Another in our series of gameful rules for getting SuperBetter
“Would you like to play a game?”
Let’s face it: you’re going to need help in your push to get superbetter. Everybody needs help — I do, you do, everybody does. To help you meet — and beat! — your personal challenge, research suggests another powerful strategy: recruit allies.
An ally is someone you can speak to honestly and openly about your challenges and stress. Equally important, an ally is someone you believe you could ask for help with a serious problem. For many of us, that’s a bit trickier.
Many of us find it difficult to ask for help in our personal challenges. Our sense of independence falsely tells us it’s weak to ask for help, we shouldn’t burden others with our problems, and we’re better off just going it alone — except all of those ideas are wrong.
Whenever you get any level of support from someone, several things happen, including a drop in stress levels (measured as a drop in cortisol), boost to your immune system, and your heart “literally gets stronger” (research links thoroughly footnoted).
Even when we know the benefits of an ally, crossing that line to ask for help can still be challenging. Jane McGonigal offers a key insight about recruiting an ally from her own experience devising the SuperBetter game:
It’s hard to be vulnerable and ask for help with a serious problem.
But it’s easy to invite someone else to play a game.
Then you can explain what the SuperBetter game is, and how you’re using a gameful approach to, well, get superbetter. Share the challenge you’re facing with them. Tell them about the power-ups you use to boost your resiliency, and how they help you on a daily basis. Tell them about how you battle your Bad Guys. Share the story of a completed quest, from start to finish (remember, sharing that story is a power-up twice over, once as a social connection, but also as a replayed memory of victory).
Maybe you have a natural ally in mind — a spouse, a friend, a co-worker. Or maybe you’re unsure who to recruit. A related quest in the Superbetter book helps tap your imagination by posing 3 crazy challenges:
- Mutant Superpower: a meteor crash has turned you and millions of others into mutants with unpredictable superpowers, and the government is out to capture you.
- Chocolate Mudslide: your house has been flooded by chocolate from a candy factory explosion and you have no place to stay and no clothes to wear.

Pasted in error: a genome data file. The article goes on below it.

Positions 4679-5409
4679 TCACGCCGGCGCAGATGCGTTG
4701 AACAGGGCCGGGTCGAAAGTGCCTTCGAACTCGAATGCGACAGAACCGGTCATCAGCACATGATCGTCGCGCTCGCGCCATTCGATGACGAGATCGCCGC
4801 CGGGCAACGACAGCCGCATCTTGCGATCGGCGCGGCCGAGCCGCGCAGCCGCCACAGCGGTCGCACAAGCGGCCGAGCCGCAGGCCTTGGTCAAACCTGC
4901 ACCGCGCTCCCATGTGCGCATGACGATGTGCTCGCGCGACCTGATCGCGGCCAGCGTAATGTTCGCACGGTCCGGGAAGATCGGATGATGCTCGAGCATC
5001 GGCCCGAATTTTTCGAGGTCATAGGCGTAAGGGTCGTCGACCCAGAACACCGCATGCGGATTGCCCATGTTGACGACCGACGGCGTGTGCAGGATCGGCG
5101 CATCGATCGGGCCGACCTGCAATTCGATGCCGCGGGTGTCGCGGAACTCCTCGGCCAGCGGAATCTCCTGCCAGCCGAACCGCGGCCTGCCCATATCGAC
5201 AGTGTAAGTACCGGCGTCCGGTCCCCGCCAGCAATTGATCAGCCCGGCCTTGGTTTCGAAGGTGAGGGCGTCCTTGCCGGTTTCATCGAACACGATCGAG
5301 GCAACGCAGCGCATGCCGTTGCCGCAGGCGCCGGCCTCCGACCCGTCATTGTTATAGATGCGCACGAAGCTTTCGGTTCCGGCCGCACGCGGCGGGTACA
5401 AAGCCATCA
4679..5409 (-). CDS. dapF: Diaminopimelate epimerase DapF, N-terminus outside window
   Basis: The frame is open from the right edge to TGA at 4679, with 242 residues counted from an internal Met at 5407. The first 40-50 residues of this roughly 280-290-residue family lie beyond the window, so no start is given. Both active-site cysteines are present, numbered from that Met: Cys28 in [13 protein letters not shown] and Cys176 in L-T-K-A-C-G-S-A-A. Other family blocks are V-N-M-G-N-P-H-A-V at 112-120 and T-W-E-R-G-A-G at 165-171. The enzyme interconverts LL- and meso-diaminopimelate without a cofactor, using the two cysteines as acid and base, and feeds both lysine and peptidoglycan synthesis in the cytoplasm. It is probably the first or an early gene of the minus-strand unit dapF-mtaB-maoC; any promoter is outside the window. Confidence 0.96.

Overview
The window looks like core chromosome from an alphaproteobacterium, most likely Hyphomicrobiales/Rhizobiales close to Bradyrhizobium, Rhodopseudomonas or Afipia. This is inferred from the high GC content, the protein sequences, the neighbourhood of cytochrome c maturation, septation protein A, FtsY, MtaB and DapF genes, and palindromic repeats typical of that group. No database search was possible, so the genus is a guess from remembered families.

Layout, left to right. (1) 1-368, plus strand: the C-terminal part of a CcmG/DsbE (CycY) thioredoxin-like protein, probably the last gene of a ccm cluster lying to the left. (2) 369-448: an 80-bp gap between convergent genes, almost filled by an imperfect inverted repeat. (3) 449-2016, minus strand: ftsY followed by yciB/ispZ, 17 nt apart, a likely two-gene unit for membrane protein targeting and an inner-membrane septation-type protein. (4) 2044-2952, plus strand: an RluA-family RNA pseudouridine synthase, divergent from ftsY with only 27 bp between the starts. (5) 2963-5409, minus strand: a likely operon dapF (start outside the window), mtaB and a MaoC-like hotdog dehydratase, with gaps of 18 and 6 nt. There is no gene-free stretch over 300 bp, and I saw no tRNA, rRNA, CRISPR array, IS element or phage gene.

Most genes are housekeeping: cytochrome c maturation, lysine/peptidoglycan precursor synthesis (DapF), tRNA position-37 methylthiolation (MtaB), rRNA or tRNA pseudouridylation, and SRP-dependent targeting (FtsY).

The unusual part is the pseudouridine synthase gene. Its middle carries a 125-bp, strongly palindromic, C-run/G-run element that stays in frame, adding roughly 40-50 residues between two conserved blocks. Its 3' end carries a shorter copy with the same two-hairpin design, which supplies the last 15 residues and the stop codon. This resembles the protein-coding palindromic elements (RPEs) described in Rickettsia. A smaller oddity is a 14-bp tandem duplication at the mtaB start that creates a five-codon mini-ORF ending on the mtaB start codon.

- Million Dollar Spree: a crazy aunt left you billions of dollars on the condition you spend a million of it within one week — but you can’t accumulate any possessions and you can’t give it to charity.
In each instance, imagine someone specific that you know that you could turn to as ally to meet the challenge of mutant superpowers, or a chocolate mudslide, or a million-dollar spending spree. Right there, you’ve got 3 potential allies you could recruit — oh, and imagining connecting with them already gave you a power-up to boost your social resiliency.
If you’re talking to the right person, by now, they not only will agree to be your ally, they may ask more questions about SuperBetter. Show them Jane’s TED talk, “The Game That Can Give You 10 Extra Years of Life” for a quickie overview. You may find that some new allies even want to start playing SuperBetter themselves, as well as becoming your ally.
Allies help you by checking up with you regularly. Report your progress — and your struggles — to these allies often to receive advice, encouragement and support. They might suggest new quests for you, or different strategies to battle your Bad Guys. Check-in with your allies regularly to update them on your progress and celebrate your victories along the way.
Assign your allies their own quests in helping you. An ally might agree to send an inspirational text each day, or join you in activating some power-ups. Some people report their allies quickly start using the language of SuperBetter, noting such things as, “Watch out for that Bad Guy” or “Maybe that could be a power-up for you.” Just having a common framework of language to talk about your challenges can help you open up and connect with an ally.
If you feel reluctant to impose on your family or friends to become your allies, you can always start with virtual allies via online support groups or the Superbetter game community itself. McGonigal provides a list of popular forums and support groups at Areyougameful.com for common Superbetter challenge categories.
Within a week of recruiting an ally, you start to get huge benefits in terms of social resiliency. Sometimes, an ally may get busy and neglect to connect with you for awhile. If you “lose” an ally along the way like this, just keep living gamefully and remember you can share adventures with many different allies along the way.
So I’m still wondering who’s going to help me out with my mutant superpowers, saving me from drowning in chocolate, or helping me spend a million bucks.
Anybody up for being an ally?
Next: Secret Identity
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